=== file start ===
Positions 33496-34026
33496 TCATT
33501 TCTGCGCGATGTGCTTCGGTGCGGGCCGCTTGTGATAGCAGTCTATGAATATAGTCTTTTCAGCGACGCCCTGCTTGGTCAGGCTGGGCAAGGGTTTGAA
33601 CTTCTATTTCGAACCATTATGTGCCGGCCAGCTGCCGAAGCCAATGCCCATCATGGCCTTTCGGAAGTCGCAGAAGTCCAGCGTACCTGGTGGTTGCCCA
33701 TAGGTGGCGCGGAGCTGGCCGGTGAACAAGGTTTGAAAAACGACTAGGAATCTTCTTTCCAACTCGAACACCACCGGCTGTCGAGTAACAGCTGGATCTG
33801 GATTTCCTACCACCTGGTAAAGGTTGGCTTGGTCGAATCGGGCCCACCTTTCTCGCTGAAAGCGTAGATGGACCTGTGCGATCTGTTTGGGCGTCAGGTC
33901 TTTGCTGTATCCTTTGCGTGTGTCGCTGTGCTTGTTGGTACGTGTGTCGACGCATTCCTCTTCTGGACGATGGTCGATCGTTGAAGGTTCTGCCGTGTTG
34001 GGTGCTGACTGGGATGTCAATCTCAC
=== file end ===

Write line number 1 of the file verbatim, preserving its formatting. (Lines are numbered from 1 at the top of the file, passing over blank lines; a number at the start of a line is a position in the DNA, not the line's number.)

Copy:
Positions 33496-34026